With my awareness turned toward the outdoors this month, three topics of interest came up for me, that I am curious about. All involve being in nature or at least, outside. I love following my curiosity, to see where it leads me.
Today, I learned about foraging.
Foraging is defined as “searching for food or provisions”. Although we can search for food at the grocery store, foraging is the practice of gathering edible plants, flowers, leaves, roots, seeds and nuts in the wild. In this case, the wild may mean right outside your back door. Many of the plants that are called weeds can actually be served up for a meal.
I’ve gathered dandelion leaves and flowers from my yard and used them in salads and teas. I wondered what else was growing in the garden and yard that I could eat. I brought home two books from the library to serve as my guides.
I learned a few basics about foraging.
Know the plants. Identification is very important. Eating an unidentified or misidentified plant or the wrong part of a plant can cause serious and negative reactions. Which is why I picked up the books. The internet has photos and descriptions of edible plants as well. Learning to identify the correct plants is crucial.
Watch for soil contamination. Know the land and how it has been impacted, environmentally. Since I am foraging in the city, for now, my own backyard is the only area I completely trust. My yard was remediated after the 2011 tornado. I know my soil is free from lead, pollutants and debris. I would not forage on vacant lots in my neighborhood because the soil is contaminated. Be aware of the impact of pollutants, run offs, streams that are polluted, herbicides and pesticides on the land. A field is not a safe foraging place, unless the history of the land is known.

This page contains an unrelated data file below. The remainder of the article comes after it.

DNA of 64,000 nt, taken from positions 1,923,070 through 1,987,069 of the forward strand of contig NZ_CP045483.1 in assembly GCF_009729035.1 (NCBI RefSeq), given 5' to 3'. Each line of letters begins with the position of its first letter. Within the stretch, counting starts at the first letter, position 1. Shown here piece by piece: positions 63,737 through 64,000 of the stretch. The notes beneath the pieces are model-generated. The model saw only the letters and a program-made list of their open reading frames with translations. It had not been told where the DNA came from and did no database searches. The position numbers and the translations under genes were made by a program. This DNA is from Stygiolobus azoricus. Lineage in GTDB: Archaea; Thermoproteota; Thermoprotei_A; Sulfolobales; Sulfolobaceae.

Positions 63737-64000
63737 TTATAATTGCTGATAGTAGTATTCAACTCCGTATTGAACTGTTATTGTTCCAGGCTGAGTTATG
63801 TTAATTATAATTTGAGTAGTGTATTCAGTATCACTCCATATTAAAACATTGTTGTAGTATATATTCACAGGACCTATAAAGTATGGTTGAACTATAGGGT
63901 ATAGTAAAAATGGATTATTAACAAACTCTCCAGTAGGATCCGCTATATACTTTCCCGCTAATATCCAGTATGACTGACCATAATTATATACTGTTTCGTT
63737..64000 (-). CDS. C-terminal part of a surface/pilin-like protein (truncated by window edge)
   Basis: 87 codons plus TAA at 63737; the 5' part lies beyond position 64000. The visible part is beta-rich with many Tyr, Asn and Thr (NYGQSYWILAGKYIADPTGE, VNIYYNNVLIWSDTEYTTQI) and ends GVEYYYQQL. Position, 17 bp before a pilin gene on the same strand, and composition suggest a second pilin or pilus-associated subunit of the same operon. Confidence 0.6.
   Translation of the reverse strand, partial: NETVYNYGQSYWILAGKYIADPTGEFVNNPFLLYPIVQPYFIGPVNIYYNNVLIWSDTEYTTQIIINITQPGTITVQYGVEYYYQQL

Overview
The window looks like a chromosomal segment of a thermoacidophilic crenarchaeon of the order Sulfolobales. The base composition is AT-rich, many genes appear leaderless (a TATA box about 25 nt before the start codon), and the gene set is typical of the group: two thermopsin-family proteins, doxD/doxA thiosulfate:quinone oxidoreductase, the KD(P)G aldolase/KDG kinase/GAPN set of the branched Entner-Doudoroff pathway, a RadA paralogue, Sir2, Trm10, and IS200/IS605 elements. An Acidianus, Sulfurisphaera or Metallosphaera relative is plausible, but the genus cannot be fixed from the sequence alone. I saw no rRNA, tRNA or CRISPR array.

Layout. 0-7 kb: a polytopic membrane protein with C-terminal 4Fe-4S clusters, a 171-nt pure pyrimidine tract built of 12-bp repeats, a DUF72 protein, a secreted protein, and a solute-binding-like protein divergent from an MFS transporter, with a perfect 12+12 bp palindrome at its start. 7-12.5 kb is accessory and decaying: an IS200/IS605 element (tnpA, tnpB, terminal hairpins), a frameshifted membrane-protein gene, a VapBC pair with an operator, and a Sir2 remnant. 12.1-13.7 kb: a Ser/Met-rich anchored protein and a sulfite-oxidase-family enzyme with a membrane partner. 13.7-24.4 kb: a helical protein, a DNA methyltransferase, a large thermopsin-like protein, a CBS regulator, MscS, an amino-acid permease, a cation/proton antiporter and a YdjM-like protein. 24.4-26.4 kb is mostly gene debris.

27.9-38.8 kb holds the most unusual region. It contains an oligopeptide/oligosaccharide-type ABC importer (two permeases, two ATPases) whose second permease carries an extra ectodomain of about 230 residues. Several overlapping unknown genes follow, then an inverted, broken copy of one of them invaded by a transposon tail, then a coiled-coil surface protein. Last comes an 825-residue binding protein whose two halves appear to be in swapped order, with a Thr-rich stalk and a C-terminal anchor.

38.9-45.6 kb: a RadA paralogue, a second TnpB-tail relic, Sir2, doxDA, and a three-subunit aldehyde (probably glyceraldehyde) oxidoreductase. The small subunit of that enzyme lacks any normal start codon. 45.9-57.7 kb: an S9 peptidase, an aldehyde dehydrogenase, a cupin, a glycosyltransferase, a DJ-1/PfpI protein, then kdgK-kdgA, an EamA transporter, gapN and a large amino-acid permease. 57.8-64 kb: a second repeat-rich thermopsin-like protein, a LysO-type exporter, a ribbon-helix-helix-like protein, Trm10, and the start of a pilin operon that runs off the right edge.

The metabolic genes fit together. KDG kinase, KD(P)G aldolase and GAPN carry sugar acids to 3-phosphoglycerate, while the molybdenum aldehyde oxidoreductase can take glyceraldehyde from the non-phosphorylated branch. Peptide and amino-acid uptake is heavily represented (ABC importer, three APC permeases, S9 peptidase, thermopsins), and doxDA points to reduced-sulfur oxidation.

Introduce new foods in small amounts. It’s always a good idea to try something new in small amounts, to see how the body reacts.
For this first foraging adventure, I simply walked around my yard and garden, looking at and seeking to identify plants and weeds. I located 18 edible plants, although some of those are herbs I’ve intentionally planted.
Those edible plants include bee balm, pictured above, lemon balm, catnip, honeysuckle, mint and surprisingly, the spring flowers from my redbud tree and lilac bush can also be eaten.
I also identified dock, nettle, plantain, violets, white clover, wild lettuce and tangy wood sorrel. I used to chew on that plant as a child. It has a sour citrusy flavor.
Using the books, I was able to identify four other plants that are edible, that appear in my yard in early spring only. I pull up handfuls of chickweed every spring and toss them in my weed bucket. I didn’t know this bright green plant makes a great addition to salads, smoothies or pesto.
Other edibles that show up in my yard in the spring. The orange day lilies come in later. I’ve tried to get rid of them, without success. Perhaps I’ll just eat them!
I chewed on wood sorrel as I walked thoughtfully around the yard, looking at plants. I’ve wondered about the white clover in the yard. Now I know it makes a great tea, just like red clover.
I think changing my diet to plant based has created this interest in wild foods. Food truly has become my medicine, and I have a deep appreciation for the healing benefits found in plants, herbs and flowers. I like the idea of supplementing my diet with these wild cousins of foods I purchase at the market. They are growing in the earth. As I pick them and use them in my teas and meals, the powerful nutrients will go straight into my cells, nourishing me.
I have more to learn. I want to be very confident about what I am picking and eating. I’m excited, however, to forage and include my finds in my meals. Greg inspected his veggie bowl that I prepared for dinner, and recognized everything. He wondered aloud if he would know what he was eating tomorrow night!